This month, over at Talk Morocco, Hisham and I have proposed the topic of Moroccan citizen media.  The subject has turned out a fascinating set of essays, some highlighting the history of pre-blogging citizen media, others highlighting the various blogger “coups” of the past ten years.  I’ve written (and re-written, and revised, and I’m still not done) an essay on the importance of translation and bringing the mostly-Francophone Blogoma (Moroccan blogosphere) to English readers.  It’s an exciting topic, and I’m looking forward to presenting it (yes, just in time for Hisham and I to travel to Bonn, Germany, to accept our BOB–Best of Blogs–award at the Deutsche Welle Forum).

In the midst of writing my essay, I paused in attempt to answer my own question: What is so important about blogging in Morocco, anyway?  The answer isn’t complicated, necessarily, but complex.  Front and center, in my mind anyway, is the sheer fact that “The Real Morocco” remains so inaccessible to your average American.

Without arguing over authenticity, allow me to explain: Morocco is, in the Western media, a land of mystical proportions, filled with bright colors and camels and souqs and snake charmers.  Even India, historically given the same treatment, gets a more realistic picture nowadays, what with the development of technology and a slew of Indian-authored novels (no joke, and Indian readers take note: last semester, a visiting publisher told me that novels about India and the diaspora are the latest publishing trend, that everyone is clamoring to publish them).

Morocco, on the other hand, is practically stuck in time in the view of the Western media, and sometimes even in guidebooks.  It’s nearly unfathomable to some that a Moroccan blogosphere even exists, let alone one over 50,000 strong (and that’s a low estimate).  And though Morocco has a couple of contemporary novelists–most notably Laila Lalami, who writes and blogs in English–and a bunch more whose works are available in translation, that’s not nearly enough to reach an otherwise ignorant audience.

Of course, there’s no guarantee that those who would otherwise trust the New York Times‘ view of Morocco or ignore Moroccan literature would ever branch out into the world of the Blogoma, but that doesn’t mean we won’t try.  Global Voices has, since its inception, provided (at least) a weekly look into the workings of the Blogoma.  And now, with a strong team of three, we’re providing our best coverage ever.  When I co-founded Talk Morocco last year with Hisham Khribchi, the idea was to go one step further and encourage conversation on a pre-determined topic each month.  We’re growing–slow but steady–and this week will release our fifth set of conversations (previous topics include the status of women in Morocco, what it means to be Moroccan, and an outlook into the next ten years in the country).  Eventually, it is our hope to expand into Arabic translation of our essays as well, creating a Westward- and Eastward-facing project inclusive of as many Moroccan voices as possible.  The entire project is Creative Commons, our essayists come from a wide variety of backgrounds, and we welcome virtually anyone to participate.  So far, so good.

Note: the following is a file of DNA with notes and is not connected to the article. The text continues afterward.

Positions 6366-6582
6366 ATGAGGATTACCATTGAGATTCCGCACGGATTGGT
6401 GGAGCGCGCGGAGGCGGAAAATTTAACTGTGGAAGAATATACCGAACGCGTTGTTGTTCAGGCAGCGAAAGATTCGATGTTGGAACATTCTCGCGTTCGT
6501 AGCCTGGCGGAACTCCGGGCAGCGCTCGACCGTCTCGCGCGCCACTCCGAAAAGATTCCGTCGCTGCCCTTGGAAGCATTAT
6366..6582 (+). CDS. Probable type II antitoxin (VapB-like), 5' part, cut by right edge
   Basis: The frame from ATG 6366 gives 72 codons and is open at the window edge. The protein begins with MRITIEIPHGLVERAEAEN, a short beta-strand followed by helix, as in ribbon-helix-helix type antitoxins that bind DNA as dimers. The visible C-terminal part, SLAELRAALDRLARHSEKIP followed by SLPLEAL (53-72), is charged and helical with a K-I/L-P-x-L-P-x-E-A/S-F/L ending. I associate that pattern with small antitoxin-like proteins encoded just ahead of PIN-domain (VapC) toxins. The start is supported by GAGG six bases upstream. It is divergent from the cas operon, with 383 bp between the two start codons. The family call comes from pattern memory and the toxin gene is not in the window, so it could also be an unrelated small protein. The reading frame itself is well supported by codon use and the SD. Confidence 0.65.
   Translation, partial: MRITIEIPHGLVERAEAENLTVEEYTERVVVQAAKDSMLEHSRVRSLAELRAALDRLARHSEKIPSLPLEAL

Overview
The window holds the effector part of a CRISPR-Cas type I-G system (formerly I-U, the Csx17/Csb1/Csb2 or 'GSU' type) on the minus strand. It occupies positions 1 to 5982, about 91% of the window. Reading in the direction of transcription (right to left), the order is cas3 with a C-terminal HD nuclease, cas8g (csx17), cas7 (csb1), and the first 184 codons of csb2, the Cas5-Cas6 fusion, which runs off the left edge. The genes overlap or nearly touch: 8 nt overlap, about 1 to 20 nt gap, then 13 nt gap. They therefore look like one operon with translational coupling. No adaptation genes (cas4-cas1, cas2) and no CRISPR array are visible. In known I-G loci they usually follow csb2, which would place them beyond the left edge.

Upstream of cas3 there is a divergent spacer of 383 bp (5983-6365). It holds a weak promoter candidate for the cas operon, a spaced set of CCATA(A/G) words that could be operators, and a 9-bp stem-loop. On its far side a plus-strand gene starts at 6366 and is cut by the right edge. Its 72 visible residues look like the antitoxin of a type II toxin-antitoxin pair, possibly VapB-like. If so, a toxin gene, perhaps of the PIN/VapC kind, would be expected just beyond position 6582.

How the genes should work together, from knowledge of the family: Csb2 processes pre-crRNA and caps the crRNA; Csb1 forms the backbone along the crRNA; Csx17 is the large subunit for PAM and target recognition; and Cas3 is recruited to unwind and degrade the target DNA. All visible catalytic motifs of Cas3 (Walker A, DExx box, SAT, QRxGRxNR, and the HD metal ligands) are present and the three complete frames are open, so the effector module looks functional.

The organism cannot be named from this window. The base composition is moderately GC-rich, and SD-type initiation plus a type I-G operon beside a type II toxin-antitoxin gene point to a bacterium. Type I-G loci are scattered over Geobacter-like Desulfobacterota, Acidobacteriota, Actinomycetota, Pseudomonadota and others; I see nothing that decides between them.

4 replies on “Blogoma”

“I’ve written (and re-written, and revised, and I’m still not done) an essay on the importance of translation and bringing the mostly-Francophone Blogoma (Moroccan blogosphere) to English readers.”

I know you will not like it, (not that I don’t care) but from experience I can say that ‘English readers’ are frustrating. Thank God I write in French as well. I ended up translating into French one of my novels in English!

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